Kerry Marisa Washington was born January 31, 1977 and is an American actress, producer, and director.

Washington was born in The Bronx, New York City, the daughter of Valerie, a professor and educational consultant, and Earl Washington, a real estate broker. Her father’s family is of African American origin, having moved from South Carolina to Brooklyn. Her mother’s family is from Manhattan, and Washington has said that her mother is from a “mixed-race background and from Jamaica, so she is partly English and Scottish and Native American, but also descended from enslaved Africans in the Caribbean.” Through her mother, she is a cousin of former U.S. Secretary of State Colin Powell.

Washington performed with the TADA! Youth Theater teen group and attended the Spence School in Manhattan from her pre-teen years until graduating from high school in 1994. At the age of 13, she was taken to watch Nelson Mandela speak at Yankee Stadium upon his release from prison. She attended George Washington University, graduating Phi Beta Kappa in 1998 with a double major in anthropology and sociology. She also studied at Michael Howard Studios in New York City.

Washington got her Screen Actors Guild (SAG) card as a requirement for a commercial that she starred in. Washington made her screen debut in the ABC telefilm Magical Make-Over (1994). She was in the cast of the 1996 PBS sketch comedy-style educational series Standard Deviants, and she appeared in the short “3D” and the feature film Our Song in 2000. She went on to appear in several movies, including Save the Last Dance (2001) and The Human Stain (2003). In 2002 she played Chris Rock’s love interest in the spy thriller Bad Company, a film that represented a turning point for her, in that it was the first time in her career that she had made enough money annually to qualify for health insurance under SAG.

In film, Washington is known for her roles as Della Bea Robinson in Ray (2004), as Kay in The Last King of Scotland (2006), as Alicia Masters in the live-action Fantastic Four films of 2005 and 2007, and as Broomhilda von Shaft in Quentin Tarantino’s Django Unchained (2012). She has also starred in the independent films Our Song (2000), The Dead Girl (2006), Mother and Child (2009), Night Catches Us (2010), and American Son (2019).
From April 2012 to April 2018, Washington starred in the ABC drama series Scandal, created by Shonda Rhimes, as a crisis manager who runs her own crisis management firm, she also played the lead role in Confirmation, an HBO movie directed by Rick Famuyiwa about Anita Hill’s testimony during Clarence Thomas Supreme Court nomination, which aired in 2016.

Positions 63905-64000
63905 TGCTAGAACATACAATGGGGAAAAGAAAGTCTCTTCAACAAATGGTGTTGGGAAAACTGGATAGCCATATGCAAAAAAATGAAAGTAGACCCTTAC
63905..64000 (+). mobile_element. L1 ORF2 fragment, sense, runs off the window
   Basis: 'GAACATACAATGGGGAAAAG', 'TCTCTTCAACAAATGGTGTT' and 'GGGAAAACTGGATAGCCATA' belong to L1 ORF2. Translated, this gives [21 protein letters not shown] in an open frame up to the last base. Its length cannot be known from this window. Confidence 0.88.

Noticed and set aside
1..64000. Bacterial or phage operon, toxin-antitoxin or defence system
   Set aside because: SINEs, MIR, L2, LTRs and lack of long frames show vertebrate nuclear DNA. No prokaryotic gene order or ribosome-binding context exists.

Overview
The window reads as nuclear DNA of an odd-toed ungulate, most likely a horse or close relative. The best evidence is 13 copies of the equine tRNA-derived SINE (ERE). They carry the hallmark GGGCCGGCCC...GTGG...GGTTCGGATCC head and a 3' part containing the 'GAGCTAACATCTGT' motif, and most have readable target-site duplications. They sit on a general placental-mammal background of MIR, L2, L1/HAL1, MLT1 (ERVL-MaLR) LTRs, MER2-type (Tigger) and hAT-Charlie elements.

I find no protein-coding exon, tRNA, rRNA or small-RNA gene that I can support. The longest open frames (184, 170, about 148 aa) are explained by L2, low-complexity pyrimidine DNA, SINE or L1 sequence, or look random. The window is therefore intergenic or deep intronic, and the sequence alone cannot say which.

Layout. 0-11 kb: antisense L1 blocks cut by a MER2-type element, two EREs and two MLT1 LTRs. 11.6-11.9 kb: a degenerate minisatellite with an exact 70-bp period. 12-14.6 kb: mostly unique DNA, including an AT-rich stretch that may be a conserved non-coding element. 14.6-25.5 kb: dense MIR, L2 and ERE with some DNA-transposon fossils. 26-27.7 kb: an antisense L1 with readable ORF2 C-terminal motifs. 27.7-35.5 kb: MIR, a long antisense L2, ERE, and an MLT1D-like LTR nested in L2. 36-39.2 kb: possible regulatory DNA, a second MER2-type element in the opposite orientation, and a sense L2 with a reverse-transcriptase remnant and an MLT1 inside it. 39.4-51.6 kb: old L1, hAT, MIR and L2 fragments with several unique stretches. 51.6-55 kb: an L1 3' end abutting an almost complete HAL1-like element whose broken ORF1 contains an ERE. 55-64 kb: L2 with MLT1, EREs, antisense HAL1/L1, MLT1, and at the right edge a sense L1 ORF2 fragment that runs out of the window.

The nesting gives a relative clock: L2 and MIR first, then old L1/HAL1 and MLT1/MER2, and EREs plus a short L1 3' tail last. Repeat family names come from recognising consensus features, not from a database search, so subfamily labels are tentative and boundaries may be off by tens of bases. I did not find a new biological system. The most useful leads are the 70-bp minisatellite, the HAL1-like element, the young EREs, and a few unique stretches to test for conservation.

In 2019, Washington starred in Live in Front of a Studio Audience on ABC in a recreation of The Jeffersons, portraying the role of Helen Willis. In 2020, Washington served as an executive producer on The Fight, a documentary film revolving around legal battles lawyers for the ACLU face during the Trump administration. That same year, she served as an executive producer and starred alongside Reese Witherspoon in the Hulu miniseries Little Fires Everywhere, an adaptation of Celeste Ng’s 2017 novel of the same name. In December 2020, Washington starred in The Prom, directed by Ryan Murphy for Netflix.

As a sort of souvenir or memento, she usually tries to keep something from every character that she plays, such as an item of wardrobe or a piece of furniture from the house the character lived in.

On May 19, 2013, she was the commencement speaker for her alma mater, George Washington University. Before giving her commencement address she was presented with an honorary Doctorate of Fine Arts.

In 2007, Washington and other celebrities joined for the 2007 Lee National Denim Day, supporting the Women’s Cancer Programs of the Entertainment Industry Foundation. In September 2012, Washington spoke at the Democratic National Convention in favor of re-electing Barack Obama, with her speech focusing on addressing voter apathy. Washington has also used her celebrity to support voter registration drives and recently encouraged her Twitter followers to make sure they have the appropriate ID needed to vote by contacting VoteRiders, a voter ID education organization.

Washington is also a supporter of LGBT rights. In August 2013, she was named an honorary chairperson of the GLSEN Respect Awards. In June 2016, the Human Rights Campaign released a video in tribute to the victims of the Orlando nightclub shooting; in the video, Washington and others told the stories of the people killed there.

She is a member of the Creative Coalition; which is a board of actors, writers, musicians, and producers that explore issues that are at the forefront of national discourse. She is also a member of V-Day, a global movement that brings awareness to violence against women and girls.